Joseph Leonhardt - Samuel Johnson - Gustav Koerner - Joseph Carpani - Thomas Cheeseman
Sylvester McGrath - Fiore Troncone - Joseph "Mose" Flannery - Lewis Stehr

Frank T. Lloyd Sr.
David S. Rhone
Rocco Palese
Lawrence T. Doran

Raymond O'Connor - Hughy McLoon

Camden Courier-Post * May 4, 1929

Frank T. Lloyd Sr. - Clifford Baldwin - Joseph Varbalow - Joseph "Mose" Flannery - Gaetano Arcaria


Camden Courier-Post
June 12, 1929

John Doris
Joseph O'Connor aka Joseph Connors
Frank T. Lloyd Sr.



Camden Courier-Post * June 12, 1929


John Doris - Joseph O'Connor aka Joseph Connors - Frank Doris
Joseph "Mose" Flannery - Frank T. Lloyd Sr.. - Cifford A. Baldwin

Camden Courier-Post - October 31, 1931

Statements Are Degenerated Orgy of Slander,
Congressman Eaton Says

By Staff Correspondent

North Plainfield, October 30- The Democratic campaign of A. Harry Moore has "degenerated into a villainous orgy of slander," Congressman Charles A. Eaton declared in an address at a Republican mass meet­ing here tonight.

Urging the election of David Baird, the Republican candidate for Governor, Eaton blasted the Democrats for their distribution of "filth, contemptible, lying propaganda."

"The gas-house gang, under the leadership of the Democratic machine in Hudson County has thrown off its mask of piety and decency," he declared. "In these last days the Democratic organization is resorting to a campaign of lies and slander which will merit and receive the abhorrence, contempt and resentment of the great mass of Democratic voters as well as those of the Republican side.

“No self-respecting citizen would permit his candidacy for office to be advanced by such contemptible prop­aganda unless he had become so panic-stricken as to lose all self control.

‘Filthy Papers Issued'

"In the past week there has been distributed from Democratic headquarters in the City of Camden a villainous tabloid published in Hudson county which contains the most atrocious attack upon the moral character of Senator Baird and holds up to the public obliquy the fair name of some of the outstanding men and women of that city who happen to be Republican. In addition there is being distributed throughout the City of Camden a most contemptible series of leaflets and cartoons attacking the character of Mr. Baird. These leaflets which are unworthy of the filthy imaginations of the lowest thugs in the land have printed on them the following statement, "Paid for by the Democratic Executive Committee."        

"On behalf of the decent citizens of this State I now ask A. Harry Moore a few questions.”

"Do you, Mr. Moore, approve of this kind or political character assassination on the part of your organization? Have you done anything to stop the circulation of these vile slanders? Do you personally believe that Mr. Baird's campaign is being financed by prostitutes, beer barons, white slavers and other creatures of the underworld? If you know these things are going on and haven't stopped them, what becomes of all your fine talk to the Christian people of this State during the last three years about charity and religious and Christian character?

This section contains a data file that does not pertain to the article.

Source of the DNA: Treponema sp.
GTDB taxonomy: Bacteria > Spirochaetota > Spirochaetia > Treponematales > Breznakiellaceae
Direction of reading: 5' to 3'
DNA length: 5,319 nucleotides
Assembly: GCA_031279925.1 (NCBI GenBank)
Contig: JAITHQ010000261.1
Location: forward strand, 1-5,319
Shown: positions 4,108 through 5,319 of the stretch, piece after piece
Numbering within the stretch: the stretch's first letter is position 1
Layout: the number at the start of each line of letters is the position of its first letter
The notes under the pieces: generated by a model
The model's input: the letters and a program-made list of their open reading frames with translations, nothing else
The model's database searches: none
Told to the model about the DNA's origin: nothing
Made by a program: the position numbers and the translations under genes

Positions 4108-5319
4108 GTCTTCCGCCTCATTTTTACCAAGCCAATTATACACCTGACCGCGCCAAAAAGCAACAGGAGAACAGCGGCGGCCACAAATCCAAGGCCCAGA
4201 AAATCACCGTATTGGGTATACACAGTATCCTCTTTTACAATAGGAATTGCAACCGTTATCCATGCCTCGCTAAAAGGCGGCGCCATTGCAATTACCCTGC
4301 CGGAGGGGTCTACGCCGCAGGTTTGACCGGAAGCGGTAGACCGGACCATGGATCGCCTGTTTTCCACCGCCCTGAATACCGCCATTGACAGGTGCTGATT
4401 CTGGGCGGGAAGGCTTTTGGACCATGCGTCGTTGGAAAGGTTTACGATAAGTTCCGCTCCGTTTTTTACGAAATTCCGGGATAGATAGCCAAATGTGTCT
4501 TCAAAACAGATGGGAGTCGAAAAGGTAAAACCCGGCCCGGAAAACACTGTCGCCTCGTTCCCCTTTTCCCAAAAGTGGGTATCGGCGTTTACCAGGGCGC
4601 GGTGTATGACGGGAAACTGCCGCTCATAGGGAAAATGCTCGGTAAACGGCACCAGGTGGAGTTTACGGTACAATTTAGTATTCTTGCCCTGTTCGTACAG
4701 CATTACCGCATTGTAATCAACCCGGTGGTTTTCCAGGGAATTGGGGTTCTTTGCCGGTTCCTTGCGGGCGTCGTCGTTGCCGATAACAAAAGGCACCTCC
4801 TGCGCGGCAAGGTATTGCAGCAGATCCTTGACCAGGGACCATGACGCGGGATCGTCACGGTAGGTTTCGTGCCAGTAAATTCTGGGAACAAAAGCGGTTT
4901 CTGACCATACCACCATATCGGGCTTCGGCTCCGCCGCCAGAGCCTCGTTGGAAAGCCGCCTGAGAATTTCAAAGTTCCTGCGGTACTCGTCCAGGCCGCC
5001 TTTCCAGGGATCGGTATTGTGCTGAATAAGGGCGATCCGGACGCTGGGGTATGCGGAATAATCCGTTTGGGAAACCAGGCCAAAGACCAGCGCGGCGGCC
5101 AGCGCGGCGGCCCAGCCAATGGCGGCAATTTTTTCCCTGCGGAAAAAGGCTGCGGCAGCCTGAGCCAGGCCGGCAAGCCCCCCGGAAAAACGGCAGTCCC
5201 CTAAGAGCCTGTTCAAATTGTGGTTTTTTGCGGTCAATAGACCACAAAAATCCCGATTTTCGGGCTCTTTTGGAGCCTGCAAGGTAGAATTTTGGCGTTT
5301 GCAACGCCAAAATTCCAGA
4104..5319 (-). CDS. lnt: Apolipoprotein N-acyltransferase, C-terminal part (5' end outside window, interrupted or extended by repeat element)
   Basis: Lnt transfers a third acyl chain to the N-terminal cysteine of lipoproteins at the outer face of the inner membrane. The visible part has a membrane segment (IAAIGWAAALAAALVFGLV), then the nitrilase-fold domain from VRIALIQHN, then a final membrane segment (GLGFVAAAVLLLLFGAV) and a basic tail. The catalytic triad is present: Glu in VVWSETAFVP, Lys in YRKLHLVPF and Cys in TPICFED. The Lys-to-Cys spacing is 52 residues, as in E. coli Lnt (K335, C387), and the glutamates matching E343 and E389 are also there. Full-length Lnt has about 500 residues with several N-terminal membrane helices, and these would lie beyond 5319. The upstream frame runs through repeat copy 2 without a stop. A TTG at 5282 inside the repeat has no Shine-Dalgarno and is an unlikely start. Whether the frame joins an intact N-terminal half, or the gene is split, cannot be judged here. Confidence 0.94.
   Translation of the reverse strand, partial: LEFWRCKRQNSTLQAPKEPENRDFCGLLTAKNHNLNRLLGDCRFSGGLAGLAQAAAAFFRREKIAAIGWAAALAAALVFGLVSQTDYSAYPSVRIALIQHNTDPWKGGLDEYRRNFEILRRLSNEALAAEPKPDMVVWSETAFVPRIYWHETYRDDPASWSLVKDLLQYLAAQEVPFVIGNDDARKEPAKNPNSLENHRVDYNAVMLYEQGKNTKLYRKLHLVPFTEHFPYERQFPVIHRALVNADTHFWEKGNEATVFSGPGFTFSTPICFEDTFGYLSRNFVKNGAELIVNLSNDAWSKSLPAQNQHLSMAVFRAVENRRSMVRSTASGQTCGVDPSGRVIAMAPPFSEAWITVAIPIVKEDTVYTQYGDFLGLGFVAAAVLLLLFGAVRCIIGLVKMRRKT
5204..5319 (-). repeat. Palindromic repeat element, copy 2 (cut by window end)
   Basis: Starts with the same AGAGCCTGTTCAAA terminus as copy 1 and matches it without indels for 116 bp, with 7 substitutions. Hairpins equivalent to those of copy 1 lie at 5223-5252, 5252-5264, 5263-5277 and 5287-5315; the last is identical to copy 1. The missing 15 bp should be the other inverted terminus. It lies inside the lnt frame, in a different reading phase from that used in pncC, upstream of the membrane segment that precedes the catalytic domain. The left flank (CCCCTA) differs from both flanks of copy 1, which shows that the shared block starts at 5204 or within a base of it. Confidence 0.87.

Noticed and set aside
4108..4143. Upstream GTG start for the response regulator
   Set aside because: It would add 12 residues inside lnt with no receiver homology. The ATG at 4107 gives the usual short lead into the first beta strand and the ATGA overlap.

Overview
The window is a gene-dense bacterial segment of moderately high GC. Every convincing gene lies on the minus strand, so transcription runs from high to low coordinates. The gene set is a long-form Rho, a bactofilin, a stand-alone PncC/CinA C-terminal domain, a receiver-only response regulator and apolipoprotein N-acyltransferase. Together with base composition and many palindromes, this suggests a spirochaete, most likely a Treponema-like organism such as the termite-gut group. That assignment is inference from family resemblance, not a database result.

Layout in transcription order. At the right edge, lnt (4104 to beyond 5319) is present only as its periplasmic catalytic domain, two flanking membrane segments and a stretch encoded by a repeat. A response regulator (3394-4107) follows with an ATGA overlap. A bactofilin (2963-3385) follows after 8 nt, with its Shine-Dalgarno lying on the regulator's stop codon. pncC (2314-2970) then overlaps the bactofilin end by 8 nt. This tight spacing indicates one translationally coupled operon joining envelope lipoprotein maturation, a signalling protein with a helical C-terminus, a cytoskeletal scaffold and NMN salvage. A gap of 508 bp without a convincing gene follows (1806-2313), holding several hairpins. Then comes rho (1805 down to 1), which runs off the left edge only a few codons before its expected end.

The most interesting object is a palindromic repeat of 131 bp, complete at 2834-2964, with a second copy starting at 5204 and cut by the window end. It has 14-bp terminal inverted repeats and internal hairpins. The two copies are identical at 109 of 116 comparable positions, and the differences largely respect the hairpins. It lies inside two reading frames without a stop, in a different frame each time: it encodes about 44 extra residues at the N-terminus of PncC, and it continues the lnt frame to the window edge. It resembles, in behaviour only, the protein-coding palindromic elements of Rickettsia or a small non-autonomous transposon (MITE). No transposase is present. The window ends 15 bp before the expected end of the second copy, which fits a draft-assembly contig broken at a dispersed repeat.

Asks for Militia

The unfortunate impression has gone through the State, Mr. Moore, that you know all about this. Under your direction an appeal was recently made before Judge Lloyd to have some special precaution taken to insure a fair vote in Camden. You even asked for the State militia to be called out and a worthy judge turned the whole thing down as a piece of miserable political propa­ganda with which no court ought to soil its hands.

'I believe this hypocritical, lying "Propaganda against the character of David Baird will result in giving him the largest vote a political candidate has ever had in Camden county. Indeed, I think this kind of thing signs your death warrant, Mr. Moore as a candidate for the Governorship. You train with too tough a gang to be trusted with the high responsibilities of the Governor's office. Either you are not as good as you would like to have us believe or you are too weak to keep the character assassins who are working in your interests out of the limelight.

Camden Courier-Post - January 13, 1928


All officers of the Camden County Society for the Prevention of Cruelty to Children were re-elected yesterday afternoon at a meeting at the Hotel Walt Whitman.

William S. Darnell again was named president. Other officers re-elected were Vice-presidents, Millwood Truscott and Rev. Rolland Ringwalt; treasurer, Millwood Truscott; secretary, Mrs. William P. Walsh.